Among the current crop of borderland films (including Cartel Land and Western, both of which debuted at Sundance), Bernardo Ruiz’ Kingdom of Shadows, produced through Participant, stands out for its measured look at deep structure. It explores, through an immigrant DEA agent and an ex-con Texas cowboy, two parallel sorrows of the booming borderland drug business—the escalating violence of daily life in Mexico, and extended incarceration of nonviolent offenders in the US. The film portrays their sometimes heart-stopping stories as fallout from dysfunctional US drug policy. (Another SXSW film that shows the devastating effects of a bad drug policy is Deep Web, Alex Winter’s heartfelt but sloppily executed argument that Ross Ulbricht, founder of the Internet market Silk Road, did not get justice at his recent trial. The government’s hunt for illegal drug markets on the Internet’s darknet is indeed putting civil liberties and privacy at risk, as it justifies illegal government hacking.)

From Drea Cooper and Zackary Canepari's 'T-Rex'. Photo: Zackary Canepari

A history-of-the-business film like Colin Hanks’ All Things Must Pass (a loving tribute to the guys—and one gal—from Tower Records) and a consumer-goods film like David T. Friendly and Mick Partridge’s Sneakerheadz are reminders of the enormous wealth of cultural material in news archives, including music cable TV news like MTV and VH-1. That material is awaiting a more thoughtful and critical approach to the subject matter.

The wealth of musical docs at SXSW showed as wide a range as elsewhere in the programming. Brett Morgen’s Kurt Cobain: Montage of Heck will reward fans as much when it appears on HBO in May as it did at SXSW; it’s a deft combination of interviews, home movie footage and concert footage. The late Les Blank’s long unreleased 1974 film about Leon Russell, A Poem Is a Naked Person, is in his inimitable uncommented but slyly observational style. Brazilian Joaquim Castro and Eduardo Nazarian’s Dominguinhos is a precious contribution to the history of Brazilian pop music—it features a beloved singer-songwriter who came out of the sticks to become a huge star at the height of Musica Popular Brasileira—but lacks context for international audiences. Don Hardy’s Theory of Obscurity is just as quirky as its subject, the art-performance-musical group The Residents, who resolutely protect their anonymity. David Reeve and Waraluck Hiransrettawat Every’s (Y)our Music tells one improbable story after another of crazy creativity with music (of all kinds) in Bangkok. And Julien Temple’s The Ecstasy of Wilko Johnson is not really about music at all, but about facing death by experiencing the joy of the moment, with a central character who jumps off the screen and into your lap.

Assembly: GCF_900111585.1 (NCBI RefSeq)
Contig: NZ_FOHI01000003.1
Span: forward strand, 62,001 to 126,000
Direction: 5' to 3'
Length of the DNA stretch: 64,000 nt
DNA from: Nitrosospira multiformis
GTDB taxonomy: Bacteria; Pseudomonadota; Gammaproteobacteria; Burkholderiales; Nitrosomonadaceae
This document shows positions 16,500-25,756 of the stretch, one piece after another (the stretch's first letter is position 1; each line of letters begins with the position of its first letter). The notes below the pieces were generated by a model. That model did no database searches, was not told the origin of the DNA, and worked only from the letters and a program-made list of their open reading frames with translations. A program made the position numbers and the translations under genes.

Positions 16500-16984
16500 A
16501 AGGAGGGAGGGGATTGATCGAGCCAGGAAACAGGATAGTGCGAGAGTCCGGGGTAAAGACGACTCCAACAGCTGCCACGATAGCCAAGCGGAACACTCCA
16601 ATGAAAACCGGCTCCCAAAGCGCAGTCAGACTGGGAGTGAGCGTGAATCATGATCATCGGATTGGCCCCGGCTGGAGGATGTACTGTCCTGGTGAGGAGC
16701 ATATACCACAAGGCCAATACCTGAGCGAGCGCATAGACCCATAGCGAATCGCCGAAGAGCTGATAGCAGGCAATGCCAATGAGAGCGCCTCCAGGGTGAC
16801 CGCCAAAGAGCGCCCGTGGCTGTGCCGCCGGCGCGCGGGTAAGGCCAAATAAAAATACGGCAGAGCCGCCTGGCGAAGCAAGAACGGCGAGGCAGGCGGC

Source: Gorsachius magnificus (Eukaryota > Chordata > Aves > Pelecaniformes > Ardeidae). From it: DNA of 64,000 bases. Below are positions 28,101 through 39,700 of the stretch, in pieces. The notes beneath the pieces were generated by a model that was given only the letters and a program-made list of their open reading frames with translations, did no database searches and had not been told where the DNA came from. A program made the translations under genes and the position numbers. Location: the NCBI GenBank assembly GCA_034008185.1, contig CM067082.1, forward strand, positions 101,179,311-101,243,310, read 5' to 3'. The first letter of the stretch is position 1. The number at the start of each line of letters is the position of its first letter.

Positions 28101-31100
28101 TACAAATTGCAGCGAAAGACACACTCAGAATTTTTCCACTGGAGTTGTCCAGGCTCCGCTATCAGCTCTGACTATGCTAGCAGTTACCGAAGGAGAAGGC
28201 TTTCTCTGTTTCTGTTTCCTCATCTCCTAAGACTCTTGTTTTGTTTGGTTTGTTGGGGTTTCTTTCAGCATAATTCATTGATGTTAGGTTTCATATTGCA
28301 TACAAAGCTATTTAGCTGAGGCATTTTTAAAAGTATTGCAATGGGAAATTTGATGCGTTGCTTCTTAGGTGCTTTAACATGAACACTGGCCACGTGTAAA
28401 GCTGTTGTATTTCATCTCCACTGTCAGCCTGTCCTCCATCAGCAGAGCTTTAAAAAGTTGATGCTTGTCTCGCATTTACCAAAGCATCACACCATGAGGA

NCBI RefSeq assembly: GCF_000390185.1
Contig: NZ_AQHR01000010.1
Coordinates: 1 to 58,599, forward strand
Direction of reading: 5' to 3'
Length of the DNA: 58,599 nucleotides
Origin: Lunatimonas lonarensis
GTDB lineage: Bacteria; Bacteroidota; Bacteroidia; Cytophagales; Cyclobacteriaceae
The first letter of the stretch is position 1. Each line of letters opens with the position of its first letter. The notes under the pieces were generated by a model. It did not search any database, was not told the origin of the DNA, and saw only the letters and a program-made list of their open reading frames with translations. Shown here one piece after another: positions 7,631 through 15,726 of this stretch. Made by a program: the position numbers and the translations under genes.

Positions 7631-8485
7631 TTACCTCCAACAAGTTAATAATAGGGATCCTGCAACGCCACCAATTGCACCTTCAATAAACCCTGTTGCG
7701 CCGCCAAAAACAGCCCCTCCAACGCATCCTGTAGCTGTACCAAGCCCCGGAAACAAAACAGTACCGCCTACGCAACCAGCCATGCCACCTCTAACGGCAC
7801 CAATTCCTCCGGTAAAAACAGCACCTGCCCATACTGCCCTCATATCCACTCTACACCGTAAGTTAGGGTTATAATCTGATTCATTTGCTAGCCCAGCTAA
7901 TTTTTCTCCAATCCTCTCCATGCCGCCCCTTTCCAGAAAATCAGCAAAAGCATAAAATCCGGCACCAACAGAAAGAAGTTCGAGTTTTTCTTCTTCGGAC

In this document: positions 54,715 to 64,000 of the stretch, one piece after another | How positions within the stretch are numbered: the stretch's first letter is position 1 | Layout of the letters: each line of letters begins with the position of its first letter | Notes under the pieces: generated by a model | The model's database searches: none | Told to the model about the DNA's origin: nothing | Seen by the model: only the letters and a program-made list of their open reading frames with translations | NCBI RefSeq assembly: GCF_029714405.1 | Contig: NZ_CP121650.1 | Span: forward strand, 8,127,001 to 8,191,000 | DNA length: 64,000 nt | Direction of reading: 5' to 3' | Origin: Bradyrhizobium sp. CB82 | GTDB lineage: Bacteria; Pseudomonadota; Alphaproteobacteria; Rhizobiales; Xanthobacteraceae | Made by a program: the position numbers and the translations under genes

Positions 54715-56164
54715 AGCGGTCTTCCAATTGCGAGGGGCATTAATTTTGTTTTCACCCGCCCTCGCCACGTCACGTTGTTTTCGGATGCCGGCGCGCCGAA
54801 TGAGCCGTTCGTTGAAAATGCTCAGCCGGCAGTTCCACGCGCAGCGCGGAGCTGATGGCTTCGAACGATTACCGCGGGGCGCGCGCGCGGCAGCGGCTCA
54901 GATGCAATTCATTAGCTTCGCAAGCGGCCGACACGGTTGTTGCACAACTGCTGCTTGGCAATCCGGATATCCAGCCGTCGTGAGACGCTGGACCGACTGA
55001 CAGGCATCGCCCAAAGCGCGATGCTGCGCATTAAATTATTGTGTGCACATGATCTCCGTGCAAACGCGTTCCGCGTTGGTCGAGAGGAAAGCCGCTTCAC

Patricia Aufderheide is director of the Center for Media & Social Impact at American University.

Read on: Bleeding-Edge News at SXSW, also by Pat Aufderheide

Tags: